Most attorneys would begin their analysis with a review of Chapter 5 of the Public Contracts Code. Before you jump to the section on relief from bid mistake, pay careful attention to the definitions found at Section 5100. As it turns out, both the term “public entity” and “bid” are defined in that section of the Code. Public entity means: “the state, Regents of the University of California, a county city, and county, city, district, public authority, public agency, and any other political subdivision or public corporation in the state.” This is indeed a very broad definition that appears to include almost all commonly defined public entities. Section 5100(b) states; “‘Bid’ means any proposal submitted to a public entity in competitive bidding for the construction, alteration, repair, or improvement of any structure, building, road or other improvement of any kind.” The key phrase for a subcontractor is submitted to a public entity. In Diede Construction, Inc. v. Monterey Mechanical Co. (2004) 125 Cal.App.4th 380, the Court held that the Relief of Bidders section of the Public Contracts Code did not apply to a subcontractor who had submitted their bid to the general contractor and not the public entity.
In Diede, the general contractor had been awarded a $12,000,000 contract from the City of Livermore to renovate the city hall. However, after the bids were opened, but before Diede the general contractor signed an agreement with the city, it was notified in writing that Monterey Mechanical, it’s HVAC subcontractor, had left out roughly $300,000 out of its $1,775,000 bid to Diede. Monterey refused to perform without relief from the error and Diede had to get a replacement HVAC subcontractor and perform under the awarded contract, or forfeit its 10% bid bond to the City. Diede elected to get a replacement and sue Monterey for the difference of about $467,464.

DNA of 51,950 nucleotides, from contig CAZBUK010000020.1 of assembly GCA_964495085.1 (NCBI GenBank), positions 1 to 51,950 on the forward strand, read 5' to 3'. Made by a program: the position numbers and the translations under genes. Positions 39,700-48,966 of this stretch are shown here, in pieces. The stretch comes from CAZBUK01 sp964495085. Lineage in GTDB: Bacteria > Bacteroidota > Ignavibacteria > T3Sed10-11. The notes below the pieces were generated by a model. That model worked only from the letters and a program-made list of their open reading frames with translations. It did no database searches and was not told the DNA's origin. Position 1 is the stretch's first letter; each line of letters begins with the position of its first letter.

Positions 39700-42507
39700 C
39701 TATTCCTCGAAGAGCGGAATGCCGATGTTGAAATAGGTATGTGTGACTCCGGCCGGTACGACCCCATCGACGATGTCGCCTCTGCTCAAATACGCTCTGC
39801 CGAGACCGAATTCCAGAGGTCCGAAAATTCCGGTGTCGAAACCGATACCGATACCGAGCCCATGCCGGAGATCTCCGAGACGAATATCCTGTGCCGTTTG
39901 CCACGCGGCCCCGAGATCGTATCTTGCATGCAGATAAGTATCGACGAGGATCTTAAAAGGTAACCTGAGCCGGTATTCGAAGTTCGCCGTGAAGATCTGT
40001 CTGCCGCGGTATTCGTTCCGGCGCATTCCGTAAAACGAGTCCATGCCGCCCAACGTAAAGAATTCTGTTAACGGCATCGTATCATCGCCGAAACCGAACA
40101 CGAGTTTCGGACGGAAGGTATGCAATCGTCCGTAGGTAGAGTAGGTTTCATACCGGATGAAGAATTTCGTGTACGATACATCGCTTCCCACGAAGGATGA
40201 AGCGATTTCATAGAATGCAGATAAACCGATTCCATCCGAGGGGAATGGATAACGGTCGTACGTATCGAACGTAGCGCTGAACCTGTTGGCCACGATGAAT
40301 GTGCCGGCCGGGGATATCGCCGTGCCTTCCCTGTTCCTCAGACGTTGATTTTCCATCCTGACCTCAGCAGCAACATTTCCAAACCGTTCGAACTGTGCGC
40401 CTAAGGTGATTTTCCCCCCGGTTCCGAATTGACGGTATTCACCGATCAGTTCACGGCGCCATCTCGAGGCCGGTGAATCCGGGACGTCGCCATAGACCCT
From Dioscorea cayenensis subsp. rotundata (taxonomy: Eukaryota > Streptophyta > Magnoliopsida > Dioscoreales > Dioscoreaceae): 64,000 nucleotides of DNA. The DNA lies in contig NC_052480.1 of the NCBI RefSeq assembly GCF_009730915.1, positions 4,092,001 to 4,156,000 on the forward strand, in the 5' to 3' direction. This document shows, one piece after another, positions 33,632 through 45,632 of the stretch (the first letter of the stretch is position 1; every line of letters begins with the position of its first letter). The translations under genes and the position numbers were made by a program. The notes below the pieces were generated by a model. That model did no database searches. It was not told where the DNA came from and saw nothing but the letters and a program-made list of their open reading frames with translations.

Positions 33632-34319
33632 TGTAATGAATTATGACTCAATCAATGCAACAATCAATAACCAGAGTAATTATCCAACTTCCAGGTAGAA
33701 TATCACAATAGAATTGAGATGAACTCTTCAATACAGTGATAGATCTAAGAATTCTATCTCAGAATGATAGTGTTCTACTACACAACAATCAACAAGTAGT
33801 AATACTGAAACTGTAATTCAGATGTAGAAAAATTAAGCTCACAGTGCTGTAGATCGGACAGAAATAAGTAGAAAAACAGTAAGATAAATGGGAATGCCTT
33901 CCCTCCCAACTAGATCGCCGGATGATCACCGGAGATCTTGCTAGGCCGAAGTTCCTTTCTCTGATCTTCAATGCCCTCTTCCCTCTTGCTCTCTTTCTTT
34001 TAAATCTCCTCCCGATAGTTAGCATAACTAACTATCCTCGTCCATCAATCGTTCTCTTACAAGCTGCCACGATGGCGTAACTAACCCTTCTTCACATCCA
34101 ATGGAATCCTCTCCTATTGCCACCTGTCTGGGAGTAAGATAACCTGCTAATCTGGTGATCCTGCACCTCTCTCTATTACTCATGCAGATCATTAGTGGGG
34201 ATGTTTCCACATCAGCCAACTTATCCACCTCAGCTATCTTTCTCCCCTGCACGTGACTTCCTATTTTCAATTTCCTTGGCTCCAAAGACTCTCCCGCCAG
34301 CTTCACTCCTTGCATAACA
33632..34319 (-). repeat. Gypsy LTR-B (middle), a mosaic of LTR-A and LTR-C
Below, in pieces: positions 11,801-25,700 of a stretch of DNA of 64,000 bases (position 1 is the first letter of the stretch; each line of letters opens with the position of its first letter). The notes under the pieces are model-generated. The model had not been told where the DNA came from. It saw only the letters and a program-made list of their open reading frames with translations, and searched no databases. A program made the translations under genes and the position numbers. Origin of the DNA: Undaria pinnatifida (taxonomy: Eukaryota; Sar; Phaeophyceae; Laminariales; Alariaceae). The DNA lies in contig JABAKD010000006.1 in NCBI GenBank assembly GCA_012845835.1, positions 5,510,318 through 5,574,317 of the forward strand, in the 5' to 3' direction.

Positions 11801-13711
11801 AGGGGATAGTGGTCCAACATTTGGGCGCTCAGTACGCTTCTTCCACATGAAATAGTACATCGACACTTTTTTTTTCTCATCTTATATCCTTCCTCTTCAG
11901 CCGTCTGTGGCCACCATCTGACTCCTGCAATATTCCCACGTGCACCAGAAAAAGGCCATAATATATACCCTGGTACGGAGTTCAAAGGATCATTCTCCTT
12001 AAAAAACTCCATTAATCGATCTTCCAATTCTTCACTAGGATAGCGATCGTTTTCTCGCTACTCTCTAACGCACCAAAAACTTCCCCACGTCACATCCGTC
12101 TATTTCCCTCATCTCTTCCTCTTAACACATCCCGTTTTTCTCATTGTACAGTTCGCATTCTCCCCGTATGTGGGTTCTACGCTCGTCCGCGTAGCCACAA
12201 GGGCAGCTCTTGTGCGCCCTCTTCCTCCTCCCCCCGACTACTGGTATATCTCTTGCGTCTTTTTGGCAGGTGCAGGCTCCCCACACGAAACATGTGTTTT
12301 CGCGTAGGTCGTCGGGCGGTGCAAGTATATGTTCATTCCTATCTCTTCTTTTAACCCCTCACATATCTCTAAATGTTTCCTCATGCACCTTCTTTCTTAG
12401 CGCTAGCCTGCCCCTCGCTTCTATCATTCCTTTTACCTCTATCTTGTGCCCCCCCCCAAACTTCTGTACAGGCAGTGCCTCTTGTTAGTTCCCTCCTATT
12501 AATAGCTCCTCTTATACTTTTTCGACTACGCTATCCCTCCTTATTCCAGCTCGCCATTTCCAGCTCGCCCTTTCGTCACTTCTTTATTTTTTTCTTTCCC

The Court held that Diede could not seek relief from the City for the subcontractor’s error in bidding because the subcontractor submitted the bid to Diede, not the City. The Court noted how unfair it would be to the general contractor to forfeit its bid bond and not be allowed to rebid the job for the error of the subcontractor. It also noted that Diede might have problems proving that the $300,000 error in a $12,000,00 total contract was material as required by section 5103(c). This again would be unfair to the general contractor. Finally, the Court noted that if the statute applied to subcontractors, it would also apply to second or successive level subcontractors and material men. Such a construction would impede the timely and efficient prosecution of public construction.
The Diede case also has lessons to be learned regarding what relief the general contractor can get from a subcontractor in a bidding error case under the doctrine of promissory estoppel. In the next article, we will analyze the doctrine of promissory estoppel and how it could be applied to the Diede matter or other cases of bidding mistakes.
Registration Opens for 2013 Kring & Chung Newport Beach Triathlon
Registration is now open for the Kring & Chung Newport Beach Triathlon, which will take place on October 20, 2013 in the Back Bay of Newport Beach, California. The course includes a 1/2 mile swim, 15 mile cycle, and a three mile run.
Visit www.newportbeachtriathlon.com for more information and to register.
Justin R. Taruc Joins Kring & Chung’s Las Vegas, NV office
Kring & Chung is pleased to announce that Justin R. Taruc has joined its Las Vegas, NV office as an Associate attorney. Mr. Taruc practices in the areas of civil litigation, personal injury, wrongful death, business law, family law, and immigration law. Prior to joining Kring & Chung, Mr. Taruc worked as a high level trust officer for a large national financial institution.